[sponsored_by action_blurb=”Sponsored By” name=”Penguin Random House” url=”http://www.penguinrandomhouse.com/” logo=”http://brooklynbased.com/wp-content/uploads/2016/02/penguin-random-house.jpg” byline=”Penguin Random House is the world’s largest English language trade publisher, bringing you the best in fiction, nonfiction, and children’s books.” attribution_action_blurb=”Created By” attribution_name=”BlankSlate” attribution_url=”http://blankslate.com/publisher-network/”][/sponsored_by]
Brooklyn in 1995 looked a lot different than it does now. Especially Red Hook. Back then, there was no Red Hook Lobster Pound, no Metal & Thread, no Baked. But there was Sunny’s Bar.
The first time he saw Sunny’s Bar, Tim Sultan was lost, thirsty for a drink, and intrigued by the single bar sign among the forlorn warehouses lining the Brooklyn waterfront. Inside, he found a dimly lit room crammed with maritime artifacts, a dozen well-seasoned drinkers, and, strangely, a projector playing a classic Martha Graham dance performance. Sultan knew he had stumbled upon someplace special. What he didn’t know was that he had just found his new home. Soon enough, Sultan quit his office job to bartend full-time for Sunny Balzano, the bar’s owner.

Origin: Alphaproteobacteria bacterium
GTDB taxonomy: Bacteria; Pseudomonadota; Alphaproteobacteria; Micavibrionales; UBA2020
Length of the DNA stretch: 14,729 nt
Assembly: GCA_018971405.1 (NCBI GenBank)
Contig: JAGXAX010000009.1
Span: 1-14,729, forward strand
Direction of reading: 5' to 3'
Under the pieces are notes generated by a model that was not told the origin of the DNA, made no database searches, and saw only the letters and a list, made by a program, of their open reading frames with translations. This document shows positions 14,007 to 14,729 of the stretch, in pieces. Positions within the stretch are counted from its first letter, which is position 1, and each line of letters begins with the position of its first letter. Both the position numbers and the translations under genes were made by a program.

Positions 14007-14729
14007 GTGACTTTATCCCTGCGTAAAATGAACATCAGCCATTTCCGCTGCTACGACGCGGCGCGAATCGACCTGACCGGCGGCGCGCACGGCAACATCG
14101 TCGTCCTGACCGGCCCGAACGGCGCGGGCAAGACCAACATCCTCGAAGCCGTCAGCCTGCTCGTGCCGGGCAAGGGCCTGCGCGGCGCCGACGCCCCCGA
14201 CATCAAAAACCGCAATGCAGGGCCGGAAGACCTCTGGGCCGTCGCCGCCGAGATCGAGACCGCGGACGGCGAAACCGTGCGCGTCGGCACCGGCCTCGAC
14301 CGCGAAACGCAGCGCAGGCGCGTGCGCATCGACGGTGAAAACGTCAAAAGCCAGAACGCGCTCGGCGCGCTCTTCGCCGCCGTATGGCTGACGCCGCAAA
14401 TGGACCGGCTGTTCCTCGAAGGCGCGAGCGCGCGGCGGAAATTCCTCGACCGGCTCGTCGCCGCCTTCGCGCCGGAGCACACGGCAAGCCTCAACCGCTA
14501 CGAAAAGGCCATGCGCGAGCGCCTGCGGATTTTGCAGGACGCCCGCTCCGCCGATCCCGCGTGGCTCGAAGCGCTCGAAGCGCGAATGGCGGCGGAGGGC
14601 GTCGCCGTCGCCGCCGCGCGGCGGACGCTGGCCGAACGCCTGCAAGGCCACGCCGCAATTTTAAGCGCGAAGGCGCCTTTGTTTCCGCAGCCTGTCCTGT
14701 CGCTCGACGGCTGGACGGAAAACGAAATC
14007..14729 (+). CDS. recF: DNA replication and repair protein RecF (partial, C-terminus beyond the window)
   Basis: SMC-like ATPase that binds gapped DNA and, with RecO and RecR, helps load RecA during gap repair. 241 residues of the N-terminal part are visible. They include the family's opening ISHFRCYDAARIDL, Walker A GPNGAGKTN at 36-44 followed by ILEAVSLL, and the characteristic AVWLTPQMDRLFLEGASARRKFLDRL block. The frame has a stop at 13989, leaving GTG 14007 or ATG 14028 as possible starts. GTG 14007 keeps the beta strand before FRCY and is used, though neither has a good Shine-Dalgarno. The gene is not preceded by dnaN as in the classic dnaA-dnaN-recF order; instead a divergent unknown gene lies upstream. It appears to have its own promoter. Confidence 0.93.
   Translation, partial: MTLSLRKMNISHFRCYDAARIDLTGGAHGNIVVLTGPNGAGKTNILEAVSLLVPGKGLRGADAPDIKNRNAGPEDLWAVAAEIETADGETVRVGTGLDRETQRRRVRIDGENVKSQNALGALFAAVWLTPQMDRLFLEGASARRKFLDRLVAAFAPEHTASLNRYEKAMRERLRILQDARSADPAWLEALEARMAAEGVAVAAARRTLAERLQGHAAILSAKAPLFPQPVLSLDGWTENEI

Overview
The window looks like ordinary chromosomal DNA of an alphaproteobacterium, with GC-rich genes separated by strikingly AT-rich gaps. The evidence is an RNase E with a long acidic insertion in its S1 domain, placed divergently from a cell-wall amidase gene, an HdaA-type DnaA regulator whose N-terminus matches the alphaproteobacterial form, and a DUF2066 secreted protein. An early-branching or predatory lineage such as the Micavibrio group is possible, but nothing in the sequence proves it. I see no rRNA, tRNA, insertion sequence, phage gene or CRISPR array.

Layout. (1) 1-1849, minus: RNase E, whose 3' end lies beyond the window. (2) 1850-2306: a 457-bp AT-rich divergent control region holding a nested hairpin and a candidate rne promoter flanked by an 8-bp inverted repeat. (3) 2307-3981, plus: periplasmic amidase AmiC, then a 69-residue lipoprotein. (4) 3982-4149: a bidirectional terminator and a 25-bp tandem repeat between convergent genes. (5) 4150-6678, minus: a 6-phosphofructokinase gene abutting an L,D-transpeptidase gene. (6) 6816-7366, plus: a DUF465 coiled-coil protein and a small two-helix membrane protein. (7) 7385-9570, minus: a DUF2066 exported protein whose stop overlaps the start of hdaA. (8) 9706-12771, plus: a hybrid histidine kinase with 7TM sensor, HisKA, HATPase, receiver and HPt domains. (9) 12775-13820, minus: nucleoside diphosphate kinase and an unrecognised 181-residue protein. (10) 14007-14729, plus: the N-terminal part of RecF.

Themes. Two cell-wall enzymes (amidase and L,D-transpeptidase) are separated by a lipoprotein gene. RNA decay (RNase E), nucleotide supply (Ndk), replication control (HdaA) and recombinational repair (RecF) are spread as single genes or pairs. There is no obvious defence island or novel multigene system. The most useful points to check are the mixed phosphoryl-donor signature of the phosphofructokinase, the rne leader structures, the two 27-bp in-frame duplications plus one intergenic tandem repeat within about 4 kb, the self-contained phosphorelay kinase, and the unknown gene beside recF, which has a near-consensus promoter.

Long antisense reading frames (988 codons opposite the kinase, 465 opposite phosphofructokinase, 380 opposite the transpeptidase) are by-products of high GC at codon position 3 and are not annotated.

Sunny’s Nights is Tim’s ode to a strangely wonderful bar and the strangely wonderful man who stands at its helm. Born next to the saloon that has been in his family for one hundred years, Sunny has over the years partied with Andy Warhol, spent time in India at the feet of a guru, and painted abstract expressionist originals. But his masterpiece is the bar itself, a place where artists, mobsters, honky-tonk musicians, neighborhood drunks, nuns, longshoremen, and assorted eccentrics rub elbows.
Tom Perrotta, author of Little Children and The Leftovers, calls Sunny’s Nights “a vivid and loving portrait of the larger-than-life eccentric who gave the bar its name and its spirit, and a moving memoir about friendship and finding a home.” Enter below for a chance to win a free copy for yourself. It will give you and Sunny something to talk about the next time you’re at his bar.